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All trees produce fruit. They come in a wide variety of shapes, colors and sizes. They can often be used to identify the tree. Be sure to always look carefully on the ground and in the tops of trees for fruit. Even small parts (like an acorn cap) can be helpful. Below are some brief descriptions of but a small handful of the many types of fruit.
White pine cones are very large, cylindrical, 3 to 5 inches long, with rounded cone scales.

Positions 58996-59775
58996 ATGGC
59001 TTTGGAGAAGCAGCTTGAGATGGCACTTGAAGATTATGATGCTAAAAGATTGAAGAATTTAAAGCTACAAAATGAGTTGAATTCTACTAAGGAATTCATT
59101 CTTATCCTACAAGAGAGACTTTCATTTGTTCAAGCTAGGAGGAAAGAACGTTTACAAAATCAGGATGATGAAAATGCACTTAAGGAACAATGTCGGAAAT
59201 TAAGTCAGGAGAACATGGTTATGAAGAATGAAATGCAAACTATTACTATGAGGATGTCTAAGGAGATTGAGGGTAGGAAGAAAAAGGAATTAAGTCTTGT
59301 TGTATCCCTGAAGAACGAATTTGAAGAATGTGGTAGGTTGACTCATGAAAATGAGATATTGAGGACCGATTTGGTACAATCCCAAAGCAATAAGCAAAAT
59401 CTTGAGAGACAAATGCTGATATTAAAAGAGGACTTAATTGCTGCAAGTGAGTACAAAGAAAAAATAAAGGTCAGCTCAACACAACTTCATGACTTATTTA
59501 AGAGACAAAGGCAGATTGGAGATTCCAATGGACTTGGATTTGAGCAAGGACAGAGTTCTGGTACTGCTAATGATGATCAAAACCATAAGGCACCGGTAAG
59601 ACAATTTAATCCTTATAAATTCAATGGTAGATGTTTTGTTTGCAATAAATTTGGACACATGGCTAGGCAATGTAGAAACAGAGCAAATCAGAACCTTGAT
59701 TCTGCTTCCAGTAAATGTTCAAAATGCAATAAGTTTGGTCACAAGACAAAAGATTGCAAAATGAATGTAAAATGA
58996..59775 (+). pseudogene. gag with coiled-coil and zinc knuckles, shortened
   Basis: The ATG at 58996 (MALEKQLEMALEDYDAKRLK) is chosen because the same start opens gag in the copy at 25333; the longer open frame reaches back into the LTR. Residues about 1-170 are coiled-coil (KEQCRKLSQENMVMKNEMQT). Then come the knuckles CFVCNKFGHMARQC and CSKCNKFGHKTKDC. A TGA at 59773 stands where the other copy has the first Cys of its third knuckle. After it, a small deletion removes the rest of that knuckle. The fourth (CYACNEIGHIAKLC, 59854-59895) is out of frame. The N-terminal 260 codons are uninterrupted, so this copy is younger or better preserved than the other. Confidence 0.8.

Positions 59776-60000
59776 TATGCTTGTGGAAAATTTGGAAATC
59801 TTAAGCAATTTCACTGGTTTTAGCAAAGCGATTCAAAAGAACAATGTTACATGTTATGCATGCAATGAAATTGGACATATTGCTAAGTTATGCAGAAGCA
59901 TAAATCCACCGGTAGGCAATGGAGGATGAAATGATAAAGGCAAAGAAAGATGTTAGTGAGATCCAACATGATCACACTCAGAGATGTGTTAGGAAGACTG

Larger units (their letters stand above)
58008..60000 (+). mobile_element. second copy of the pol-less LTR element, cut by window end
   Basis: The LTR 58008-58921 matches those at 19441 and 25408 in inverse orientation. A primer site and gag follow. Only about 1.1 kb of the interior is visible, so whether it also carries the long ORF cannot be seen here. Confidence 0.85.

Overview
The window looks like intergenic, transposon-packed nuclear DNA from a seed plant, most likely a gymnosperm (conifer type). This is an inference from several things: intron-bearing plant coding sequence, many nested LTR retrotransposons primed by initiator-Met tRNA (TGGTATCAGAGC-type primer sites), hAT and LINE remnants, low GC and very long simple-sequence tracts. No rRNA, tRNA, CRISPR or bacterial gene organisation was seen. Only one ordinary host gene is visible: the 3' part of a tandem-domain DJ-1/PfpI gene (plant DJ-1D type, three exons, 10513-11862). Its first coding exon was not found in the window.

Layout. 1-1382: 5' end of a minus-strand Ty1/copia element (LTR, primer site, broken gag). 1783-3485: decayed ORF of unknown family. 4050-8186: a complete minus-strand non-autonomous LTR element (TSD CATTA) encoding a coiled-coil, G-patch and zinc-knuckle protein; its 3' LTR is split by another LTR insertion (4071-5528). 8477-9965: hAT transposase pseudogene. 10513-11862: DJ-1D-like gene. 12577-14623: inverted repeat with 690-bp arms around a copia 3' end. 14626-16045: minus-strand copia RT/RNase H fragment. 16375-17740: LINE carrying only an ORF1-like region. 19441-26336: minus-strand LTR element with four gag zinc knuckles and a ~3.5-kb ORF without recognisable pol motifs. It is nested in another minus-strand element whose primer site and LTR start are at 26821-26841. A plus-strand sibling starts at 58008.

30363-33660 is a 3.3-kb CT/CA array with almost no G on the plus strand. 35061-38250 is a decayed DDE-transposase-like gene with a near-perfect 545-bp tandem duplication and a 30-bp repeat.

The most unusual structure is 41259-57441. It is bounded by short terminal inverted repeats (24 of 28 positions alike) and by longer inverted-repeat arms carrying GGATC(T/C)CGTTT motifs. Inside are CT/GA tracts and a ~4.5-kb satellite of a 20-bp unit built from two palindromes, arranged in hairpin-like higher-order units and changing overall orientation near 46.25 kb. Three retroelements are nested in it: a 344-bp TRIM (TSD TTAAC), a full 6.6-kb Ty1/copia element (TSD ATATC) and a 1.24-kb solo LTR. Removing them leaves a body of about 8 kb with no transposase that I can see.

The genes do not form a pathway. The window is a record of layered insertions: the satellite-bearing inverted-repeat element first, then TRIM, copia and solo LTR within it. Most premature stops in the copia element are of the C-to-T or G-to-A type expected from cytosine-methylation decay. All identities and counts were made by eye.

Sweetgum has a woody ball of capsules, 1 to 1 1/2 inches in diameter with openings in the surface that release 2 seeds from each capsule.
Black oak acorns are 1/2 to 3/4 inch long, with a scaled cap covering 1/2 of the nut.
Sugar maple has paired samaras, each about 1 inch long.
Flowering dogwood has a shiny, oval red drupe, 1/4 to 1/2 inch long, in clusters of 3 to 4.
Sycamore fruits are a ball of tiny winged achenes.
Pomes are apple-like. Serviceberry fruits are 1/4 inch pomes.
Persimmon has a plum-like berry that turns orange to black when ripe.